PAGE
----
“In many instances, the situation begins when an unknowing victim is befriended by someone on the Internet, often as part of an online dating or social media site,” said Daniel Andrews, director of CID’s Computer Crime Investigative Unit. “The scammer quickly builds a friendship and trust with the victim, and will begin to ask for or discuss information or photos that could be hurtful to one’s personal or professional life if revealed. Because the victim does not realize they are being scammed, they see the requests or discussion as a normal part of the developing friendship and are willing to share the information.”

To the victim’s surprise, Andrews said, the scammers then threatens to release that information if money is not paid.

Another instance of extortion can occur when scammers obtain an individual’s personal information as part of a data breach. Such breaches, according to the Identity Theft Resource Center, occurred 591 times in the first nine months of this year alone, compromising more than 175 million records.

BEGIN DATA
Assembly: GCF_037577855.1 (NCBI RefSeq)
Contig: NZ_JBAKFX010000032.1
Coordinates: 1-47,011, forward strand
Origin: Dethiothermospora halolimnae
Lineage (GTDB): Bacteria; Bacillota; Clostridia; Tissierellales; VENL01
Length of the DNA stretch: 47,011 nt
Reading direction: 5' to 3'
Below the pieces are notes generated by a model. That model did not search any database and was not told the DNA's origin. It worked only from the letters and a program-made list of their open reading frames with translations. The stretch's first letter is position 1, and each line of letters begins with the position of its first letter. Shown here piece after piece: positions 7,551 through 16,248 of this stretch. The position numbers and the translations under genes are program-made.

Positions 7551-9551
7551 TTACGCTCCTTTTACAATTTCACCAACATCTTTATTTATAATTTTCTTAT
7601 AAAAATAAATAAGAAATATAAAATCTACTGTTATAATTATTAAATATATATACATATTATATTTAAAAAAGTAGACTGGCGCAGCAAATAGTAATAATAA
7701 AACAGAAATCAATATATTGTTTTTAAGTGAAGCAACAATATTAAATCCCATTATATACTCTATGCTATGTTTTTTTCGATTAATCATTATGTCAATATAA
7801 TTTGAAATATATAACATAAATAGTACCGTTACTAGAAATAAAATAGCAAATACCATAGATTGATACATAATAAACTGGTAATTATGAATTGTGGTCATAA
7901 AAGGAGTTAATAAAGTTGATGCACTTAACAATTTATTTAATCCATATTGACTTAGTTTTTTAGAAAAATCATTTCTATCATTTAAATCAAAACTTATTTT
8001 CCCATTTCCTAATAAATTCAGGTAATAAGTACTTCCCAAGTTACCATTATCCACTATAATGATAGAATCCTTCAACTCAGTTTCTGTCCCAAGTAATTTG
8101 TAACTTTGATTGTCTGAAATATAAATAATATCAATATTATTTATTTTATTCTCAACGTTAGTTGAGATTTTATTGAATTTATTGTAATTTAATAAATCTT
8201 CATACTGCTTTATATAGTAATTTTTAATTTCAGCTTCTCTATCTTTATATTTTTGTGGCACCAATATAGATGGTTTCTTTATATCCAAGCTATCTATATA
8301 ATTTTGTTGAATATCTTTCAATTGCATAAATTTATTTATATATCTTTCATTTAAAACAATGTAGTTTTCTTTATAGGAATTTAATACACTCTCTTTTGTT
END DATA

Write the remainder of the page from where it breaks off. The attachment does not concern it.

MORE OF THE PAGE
“Following a data breach, these scammers, these criminals, may try to extort money from individuals who have a personal, financial, or medical condition they would not want exposed,” Andrews said.

The FBI report gave one example, called payday loans, deferred-deposit check loans or cash advance loans, as the most abundant type of extortion scam reported. The scam takes place when an individual’s personal information has been revealed to what may appear to be a legitimate business. The scammer calls the individual notifying them that a loan in his or her name is delinquent and must be paid in full to avoid legal consequences. The scammer has accurate information, such as social security numbers, birth dates, bank account numbers, etc., and poses as a representative of a legitimate agency collecting debt. The scammer often refuses to provide details of the alleged loan and may become abusive when questioned. The FBI report further states that victims are often threatened with legal action, arrests, and in some cases physical violence if they refuse to pay.